Each year, members of our studio apply to dozens of conferences across the nation in the hopes of landing speaking sessions of their own. We win some, we lose some, but most importantly: we learn from our failures, applying lessons learned from failed proposals to better position ourselves for future success. Want to know our secrets for past speaking submission successes at popular conferences like Games for Change, ISTE, Grace Hopper Celebration, and more? Check out our proven strategies – and let us know if you’ve got any additional tips or tricks to share!
Ask yourself: What’s my expertise? What am I passionate about? What am I thinking about day in and day out? What am I doing differently from my peers/competition? These are critical questions worth considering prior to deciding the topic of your proposal. Let’s look at our studio as an example. We make video games! Great – but so do more than 2,000 other companies across the United States. With that in mind, how can we help our company’s speaking sessions stand out? The secret is simple: focus on highlighting what you already do best. Returning to our studio as an example – yes we make video games, but our company is unique in that we exclusively develop educational games. By coming up with topics uniquely capitalizing on our strengths – sessions like “How to Fund Your Educational Game Projects” or “Keeping STEM Real When Developing VR Experiences” – our studio is not only positioning itself as a thought leader in the educational games space, but also setting us apart from our competitors.
Next question: Who is my audience? Equally as important as the previous question – who’s going to be in the audience at your presentation, anyway? Perhaps the specific conference you’re applying to is geared towards individuals with a deep understanding of your industry – or maybe it’s an event designed to support those who are just starting their careers. It can be greatly beneficial to tailor the content of your proposal to your expected audience – we highly advise researching the makeup of your potential audience before beginning to draft your application materials.
Don’t submit a sales pitch. Do you want your proposal to be instantly rejected by reviewers? Then submitting a pseudo-sales pitch disguised as a ‘talk’ is a safe bet. Those of us who wish to have our potential session accepted, though, will likely want to avoid blatant product or service promotion in our application materials. Reviewers are experts at reading between the lines and spotting blatant sales pitches hidden within proposed session descriptions. If you want your session to succeed, focus on highlighting the actionable insights you plan on sharing with audiences – not your products.
Clearly define what audiences will learn from attending your presentation. Pro tip: identify three learning outcomes that audiences will be able to take away from viewing your presentation, and include them in your proposal. Feel free to use the following format: “Session attendees will learn:” followed by bullet points containing your learning objectives. Some applications feature a dedicated “learning outcomes” section – however we highly recommend including your learning outcomes at the end of your session description regardless. Defining learning outcomes can go a long way in helping reviewers better understand the point – and potential value – of your session.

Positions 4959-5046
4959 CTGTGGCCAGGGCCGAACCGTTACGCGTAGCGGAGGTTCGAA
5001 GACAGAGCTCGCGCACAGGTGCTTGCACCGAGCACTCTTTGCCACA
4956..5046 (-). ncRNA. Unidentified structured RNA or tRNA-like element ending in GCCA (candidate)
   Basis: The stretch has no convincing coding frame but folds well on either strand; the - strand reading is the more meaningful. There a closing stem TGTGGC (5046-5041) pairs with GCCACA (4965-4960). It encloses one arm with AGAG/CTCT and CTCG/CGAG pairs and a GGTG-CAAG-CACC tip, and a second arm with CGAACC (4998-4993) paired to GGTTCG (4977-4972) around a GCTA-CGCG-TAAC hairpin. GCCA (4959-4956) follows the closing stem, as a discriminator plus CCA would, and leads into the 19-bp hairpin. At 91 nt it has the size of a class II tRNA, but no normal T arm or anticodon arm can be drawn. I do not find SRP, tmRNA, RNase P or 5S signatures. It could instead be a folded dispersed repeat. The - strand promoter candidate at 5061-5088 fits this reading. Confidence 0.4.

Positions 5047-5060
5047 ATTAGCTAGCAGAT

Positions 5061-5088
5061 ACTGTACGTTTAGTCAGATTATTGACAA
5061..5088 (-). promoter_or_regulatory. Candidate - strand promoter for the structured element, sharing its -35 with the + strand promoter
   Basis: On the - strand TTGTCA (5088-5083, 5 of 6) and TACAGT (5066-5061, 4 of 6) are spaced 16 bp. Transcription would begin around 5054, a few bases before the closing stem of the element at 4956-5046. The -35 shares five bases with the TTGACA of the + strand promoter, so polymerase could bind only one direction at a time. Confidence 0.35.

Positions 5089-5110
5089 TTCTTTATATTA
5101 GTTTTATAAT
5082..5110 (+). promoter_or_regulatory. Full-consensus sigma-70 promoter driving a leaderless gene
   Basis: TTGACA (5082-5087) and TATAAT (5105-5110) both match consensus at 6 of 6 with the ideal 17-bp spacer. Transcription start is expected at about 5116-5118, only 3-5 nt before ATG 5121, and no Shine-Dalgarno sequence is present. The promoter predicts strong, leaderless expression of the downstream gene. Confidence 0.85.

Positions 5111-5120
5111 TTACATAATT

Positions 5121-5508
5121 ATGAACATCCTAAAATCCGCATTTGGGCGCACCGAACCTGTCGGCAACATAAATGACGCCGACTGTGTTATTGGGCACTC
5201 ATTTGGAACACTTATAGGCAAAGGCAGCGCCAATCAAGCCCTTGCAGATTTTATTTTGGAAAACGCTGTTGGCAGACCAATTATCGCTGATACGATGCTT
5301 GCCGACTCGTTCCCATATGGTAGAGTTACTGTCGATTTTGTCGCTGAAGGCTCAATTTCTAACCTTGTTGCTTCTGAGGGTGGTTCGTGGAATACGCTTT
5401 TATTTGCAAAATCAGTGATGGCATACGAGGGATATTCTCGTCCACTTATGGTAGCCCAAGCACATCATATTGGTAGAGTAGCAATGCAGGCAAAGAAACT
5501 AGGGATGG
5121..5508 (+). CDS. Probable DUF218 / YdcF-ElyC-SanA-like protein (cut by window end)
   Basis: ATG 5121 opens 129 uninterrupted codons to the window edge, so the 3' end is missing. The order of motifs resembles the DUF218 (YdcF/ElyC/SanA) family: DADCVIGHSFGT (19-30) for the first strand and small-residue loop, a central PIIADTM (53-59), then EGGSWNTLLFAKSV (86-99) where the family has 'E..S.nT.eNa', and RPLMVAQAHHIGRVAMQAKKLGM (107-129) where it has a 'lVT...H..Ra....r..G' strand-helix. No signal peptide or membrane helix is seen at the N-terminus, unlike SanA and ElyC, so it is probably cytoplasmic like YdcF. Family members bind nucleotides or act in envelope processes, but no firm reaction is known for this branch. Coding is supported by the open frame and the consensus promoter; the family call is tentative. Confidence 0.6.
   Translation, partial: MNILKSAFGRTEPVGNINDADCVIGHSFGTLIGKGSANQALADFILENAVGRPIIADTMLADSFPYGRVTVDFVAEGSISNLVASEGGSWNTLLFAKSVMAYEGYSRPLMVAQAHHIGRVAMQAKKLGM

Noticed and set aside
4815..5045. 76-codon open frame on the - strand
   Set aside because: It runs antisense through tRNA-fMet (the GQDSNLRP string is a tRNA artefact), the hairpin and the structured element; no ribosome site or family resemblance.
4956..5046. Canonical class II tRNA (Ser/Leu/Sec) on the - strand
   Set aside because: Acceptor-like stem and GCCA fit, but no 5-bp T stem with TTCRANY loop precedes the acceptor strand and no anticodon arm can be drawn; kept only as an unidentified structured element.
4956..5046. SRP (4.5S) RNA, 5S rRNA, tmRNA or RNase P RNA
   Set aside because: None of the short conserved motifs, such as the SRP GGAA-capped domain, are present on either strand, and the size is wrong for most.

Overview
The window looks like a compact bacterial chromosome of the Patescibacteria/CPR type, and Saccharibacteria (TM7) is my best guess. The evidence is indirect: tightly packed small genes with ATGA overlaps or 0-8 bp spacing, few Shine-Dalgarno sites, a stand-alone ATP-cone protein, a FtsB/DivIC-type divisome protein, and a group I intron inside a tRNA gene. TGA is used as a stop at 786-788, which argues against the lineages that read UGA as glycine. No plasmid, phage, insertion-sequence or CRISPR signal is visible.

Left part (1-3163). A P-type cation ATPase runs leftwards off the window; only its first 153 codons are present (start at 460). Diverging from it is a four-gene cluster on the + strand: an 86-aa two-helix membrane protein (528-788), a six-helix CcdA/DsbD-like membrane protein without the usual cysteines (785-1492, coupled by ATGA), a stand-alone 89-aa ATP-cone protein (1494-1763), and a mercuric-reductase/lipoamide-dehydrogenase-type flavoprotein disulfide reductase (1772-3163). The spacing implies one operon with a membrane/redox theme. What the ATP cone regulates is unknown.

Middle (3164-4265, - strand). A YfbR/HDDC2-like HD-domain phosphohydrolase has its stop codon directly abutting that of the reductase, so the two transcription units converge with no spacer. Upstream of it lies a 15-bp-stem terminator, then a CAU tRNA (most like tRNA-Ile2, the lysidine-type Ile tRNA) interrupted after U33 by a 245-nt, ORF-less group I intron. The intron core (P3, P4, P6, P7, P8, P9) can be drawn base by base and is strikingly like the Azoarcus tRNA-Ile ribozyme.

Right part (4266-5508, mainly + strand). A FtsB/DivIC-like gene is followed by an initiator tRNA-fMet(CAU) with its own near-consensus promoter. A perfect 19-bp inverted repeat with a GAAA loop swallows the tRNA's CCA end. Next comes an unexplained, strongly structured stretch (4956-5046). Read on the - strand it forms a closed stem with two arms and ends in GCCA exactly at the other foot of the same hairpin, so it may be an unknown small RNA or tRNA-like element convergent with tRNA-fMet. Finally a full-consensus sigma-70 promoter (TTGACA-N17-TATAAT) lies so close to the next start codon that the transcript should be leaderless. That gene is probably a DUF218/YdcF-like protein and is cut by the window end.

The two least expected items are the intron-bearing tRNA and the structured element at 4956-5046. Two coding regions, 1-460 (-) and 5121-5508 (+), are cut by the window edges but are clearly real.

Don’t skimp on the details. Don’t worry about spoiling the good parts of your presentation! For better or for worse, it’s likely that the individual reviewing your proposal isn’t planning on attending your actual session anyway – which makes it critical to include as many details about your talk as possible in your application! Successful session descriptions are far more detailed than a simple synopsis of your presentation – make it easy for reviewers to understand the depth and quality of your content by including as much data, stories, and examples as possible in your application.
Proofread! Then proofread again! This step is essential. While a single grammatical error is unlikely to be the sole reason a reviewer might reject your proposal, it certainly doesn’t leave a great first impression. And worse yet, if your speaking application contains multiple grammatical or sentence structure offenders, you’re practically giving reviewers a reason to deny your idea – certainly not a position you want to find yourself in. Re-read your proposal closely. Have a trusted friend or colleague review it too. Then go home and sleep, and wake up the next morning for one last review. Still feeling confident? Time to submit!
Submit on time – and don’t forget supporting materials! Don’t throw away your chance at speaking submission success by turning it in late! Many summits won’t even accept late submissions – and those that do often place applicants on a waiting list, dramatically decreasing your chances of landing that coveted session all to your own! As a final note, don’t forget to prepare supporting materials to accompany your application – items like your bio, speaking history, perhaps even the slides you plan to use in your presentation! If you want to go the extra mile – and the application form allows for it – consider making a brief video to accompany your submission. It doesn’t have to be all that fancy – just getting in front of your phone camera for a few minutes to introduce yourself and your proposed topic can go a long way in helping you stand out among a sea of faceless applicants.